This website uses cookies to ensure you get the best experience on our website. Learn more

GDL Law Notes GDL Tort Law Notes

Defences To Negligence Claims Notes

Updated Defences To Negligence Claims Notes

GDL Tort Law Notes

GDL Tort Law

Approximately 591 pages

A collection of the best GDL notes the director of Oxbridge Notes (an Oxford law graduate) could find after combing through applications from top students and carefully evaluating each on accuracy, formatting, logical structure, spelling/grammar, conciseness and "wow-factor". In short these are what we believe to be the strongest set of GDL notes available in the UK this year. This collection of GDL notes is fully updated for recent exams, also making them the most up-to-date GDL study materials ...

The following is a more accessible plain text extract of the PDF sample above, taken from our GDL Tort Law Notes. Due to the challenges of extracting text from PDFs, it will have odd formatting:

Defences to Negligence Claims

  • Contributory Negligence (Partial Defence)

    • Law Reform (Contributory Negligence) Act 1945, s 1(1):

      • “the damages recoverable in respect thereof shall be reduced to such extent as the court thinks just and equitable having regard to the claimant’s share in the responsibility for the damage.”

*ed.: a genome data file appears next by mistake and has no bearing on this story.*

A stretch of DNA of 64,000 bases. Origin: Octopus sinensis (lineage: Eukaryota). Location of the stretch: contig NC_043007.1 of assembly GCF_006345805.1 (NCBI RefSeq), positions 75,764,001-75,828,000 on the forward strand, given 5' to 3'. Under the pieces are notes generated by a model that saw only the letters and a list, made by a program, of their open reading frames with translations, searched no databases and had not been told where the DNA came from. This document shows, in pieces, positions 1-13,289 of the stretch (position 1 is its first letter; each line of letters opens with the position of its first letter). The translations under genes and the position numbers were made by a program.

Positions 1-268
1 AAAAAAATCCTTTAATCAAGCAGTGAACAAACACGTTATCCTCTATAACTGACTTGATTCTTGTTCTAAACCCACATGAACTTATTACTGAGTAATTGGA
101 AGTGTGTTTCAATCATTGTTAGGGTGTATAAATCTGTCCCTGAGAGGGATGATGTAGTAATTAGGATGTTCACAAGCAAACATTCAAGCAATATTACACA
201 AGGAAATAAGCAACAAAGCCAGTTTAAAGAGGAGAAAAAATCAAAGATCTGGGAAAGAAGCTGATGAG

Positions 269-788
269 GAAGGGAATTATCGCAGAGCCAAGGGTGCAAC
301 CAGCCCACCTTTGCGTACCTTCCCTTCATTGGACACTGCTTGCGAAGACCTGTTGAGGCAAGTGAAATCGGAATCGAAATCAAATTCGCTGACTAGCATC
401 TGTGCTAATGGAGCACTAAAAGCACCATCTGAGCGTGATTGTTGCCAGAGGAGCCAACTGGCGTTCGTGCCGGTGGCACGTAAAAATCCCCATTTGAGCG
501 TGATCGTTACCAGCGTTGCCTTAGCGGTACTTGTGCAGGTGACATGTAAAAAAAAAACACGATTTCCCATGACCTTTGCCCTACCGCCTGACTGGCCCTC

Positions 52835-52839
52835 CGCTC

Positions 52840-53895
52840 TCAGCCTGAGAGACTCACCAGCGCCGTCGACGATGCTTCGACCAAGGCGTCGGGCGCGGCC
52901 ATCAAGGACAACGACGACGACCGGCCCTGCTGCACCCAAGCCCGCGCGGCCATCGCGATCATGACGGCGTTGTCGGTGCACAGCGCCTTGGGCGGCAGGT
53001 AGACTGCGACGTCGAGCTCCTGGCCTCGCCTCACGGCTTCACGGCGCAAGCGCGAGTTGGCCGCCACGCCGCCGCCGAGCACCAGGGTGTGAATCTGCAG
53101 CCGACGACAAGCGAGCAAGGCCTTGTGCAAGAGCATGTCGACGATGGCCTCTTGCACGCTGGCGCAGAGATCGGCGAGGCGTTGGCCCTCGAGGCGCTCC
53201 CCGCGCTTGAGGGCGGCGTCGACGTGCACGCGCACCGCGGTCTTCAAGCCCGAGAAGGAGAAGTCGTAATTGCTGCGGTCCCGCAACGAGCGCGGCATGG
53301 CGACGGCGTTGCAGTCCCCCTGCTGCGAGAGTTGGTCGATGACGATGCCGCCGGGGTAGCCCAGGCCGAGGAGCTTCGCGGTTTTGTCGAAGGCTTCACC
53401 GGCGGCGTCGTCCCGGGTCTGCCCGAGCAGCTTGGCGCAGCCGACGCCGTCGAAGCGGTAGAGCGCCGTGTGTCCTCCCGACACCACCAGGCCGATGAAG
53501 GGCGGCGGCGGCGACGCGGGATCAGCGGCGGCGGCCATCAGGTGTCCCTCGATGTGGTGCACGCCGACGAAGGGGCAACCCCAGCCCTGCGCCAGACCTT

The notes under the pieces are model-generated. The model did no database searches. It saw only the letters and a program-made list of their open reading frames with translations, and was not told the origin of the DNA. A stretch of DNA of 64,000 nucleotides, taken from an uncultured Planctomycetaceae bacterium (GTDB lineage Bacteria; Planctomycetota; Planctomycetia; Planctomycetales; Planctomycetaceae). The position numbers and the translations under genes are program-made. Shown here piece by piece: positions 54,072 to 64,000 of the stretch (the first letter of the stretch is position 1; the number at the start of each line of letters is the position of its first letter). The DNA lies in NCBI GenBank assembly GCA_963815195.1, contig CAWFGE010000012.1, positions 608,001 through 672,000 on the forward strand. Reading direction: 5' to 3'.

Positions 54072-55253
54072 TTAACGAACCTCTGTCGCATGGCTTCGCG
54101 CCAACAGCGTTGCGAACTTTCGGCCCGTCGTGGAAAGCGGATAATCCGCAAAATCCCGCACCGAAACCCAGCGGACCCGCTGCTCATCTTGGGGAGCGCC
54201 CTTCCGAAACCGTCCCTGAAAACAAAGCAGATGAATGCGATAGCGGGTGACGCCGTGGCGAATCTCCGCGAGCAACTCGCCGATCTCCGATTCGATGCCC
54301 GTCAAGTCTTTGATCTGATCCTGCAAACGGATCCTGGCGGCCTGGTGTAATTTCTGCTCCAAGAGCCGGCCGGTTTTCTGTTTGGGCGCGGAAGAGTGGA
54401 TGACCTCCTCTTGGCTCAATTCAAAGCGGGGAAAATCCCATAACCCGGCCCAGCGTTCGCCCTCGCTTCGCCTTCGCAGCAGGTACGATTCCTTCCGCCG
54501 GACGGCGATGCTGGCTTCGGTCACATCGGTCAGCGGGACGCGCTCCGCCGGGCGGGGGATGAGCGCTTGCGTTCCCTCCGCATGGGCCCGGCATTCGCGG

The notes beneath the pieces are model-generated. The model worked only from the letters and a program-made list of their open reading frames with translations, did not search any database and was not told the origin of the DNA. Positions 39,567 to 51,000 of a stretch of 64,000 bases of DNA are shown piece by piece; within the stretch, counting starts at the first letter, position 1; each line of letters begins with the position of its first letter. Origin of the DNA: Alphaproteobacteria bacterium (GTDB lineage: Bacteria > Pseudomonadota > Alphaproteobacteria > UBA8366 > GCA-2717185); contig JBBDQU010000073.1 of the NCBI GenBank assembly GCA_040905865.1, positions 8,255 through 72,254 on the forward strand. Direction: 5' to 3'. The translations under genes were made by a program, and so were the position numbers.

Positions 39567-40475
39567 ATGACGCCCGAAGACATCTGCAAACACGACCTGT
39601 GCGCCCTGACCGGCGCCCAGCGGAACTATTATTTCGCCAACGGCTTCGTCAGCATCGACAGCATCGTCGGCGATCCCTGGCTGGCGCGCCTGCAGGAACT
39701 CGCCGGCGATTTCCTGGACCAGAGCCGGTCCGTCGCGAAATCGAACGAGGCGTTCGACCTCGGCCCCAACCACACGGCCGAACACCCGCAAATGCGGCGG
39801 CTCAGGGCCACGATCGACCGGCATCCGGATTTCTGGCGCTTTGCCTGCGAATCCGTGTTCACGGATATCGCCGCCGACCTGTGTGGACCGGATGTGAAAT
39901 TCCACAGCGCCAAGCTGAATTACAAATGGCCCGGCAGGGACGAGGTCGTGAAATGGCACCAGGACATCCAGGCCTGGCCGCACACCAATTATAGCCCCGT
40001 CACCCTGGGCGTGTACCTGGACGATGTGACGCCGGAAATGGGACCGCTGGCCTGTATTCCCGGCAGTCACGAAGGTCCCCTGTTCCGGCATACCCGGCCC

• Imports a great deal of judicial discretion.

    • Two elements:

    • 1) The claimant was acting negligently

      • Jones v Livox Quarries [1952] – Claimant was riding tow bar when vehicle crashed. Claimant partially at fault for being in a dangerous position. Contributory negligence.

        • Lord Denning: “aperson is guilty of contributory negligence if he ought reasonably to have foreseen that, if he did not act as a reasonable, prudent man, he might be hurt himself: and in his reckonings he must take into account the possibility of others being careless.”

      • Brannan v Airtours [1999] – C was on holiday with free unlimited alcohol. Climbed on table and was struck by fan. Was warned not to. Tour company held 50% liable for putting tables under fans.

      • Badger v Ministry of Defence [2005] – The widow of the deceased sought damages after his negligent exposure to asbestos whilst working for the defendant. He had contracted lung cancer and died aged 63.

        • Smoked 20/day 16-53, then 8-10 cigars a day.

        • Court held from the 1970s when Government started to warn of adverse effects of smoking defendant became contributorily negligent. Court reduced damages by 20%

      • The key to this test is the action of the reasonable person:

        • Jones v Boyce [1816] – Claimant believed carriage was going to crash so jumped out. Carriage did not crash. D raised contributory negligence. Failed as C acted as a reasonable person would have.

      • The court will take into account age:

        • Gough v Thorne [1966] - Accident was the fault of the defendant, but the claimant was partially to blame for not checking the road before crossing it. Court held that the claimant must be judged by the standards of a child of their age.

          • Salmon LJ said: ‘The question … depends on whether any ordinary child of 13 can be expected to have done any more than this child did.”

    • 2) The claimant’s actions were a cause of the damage.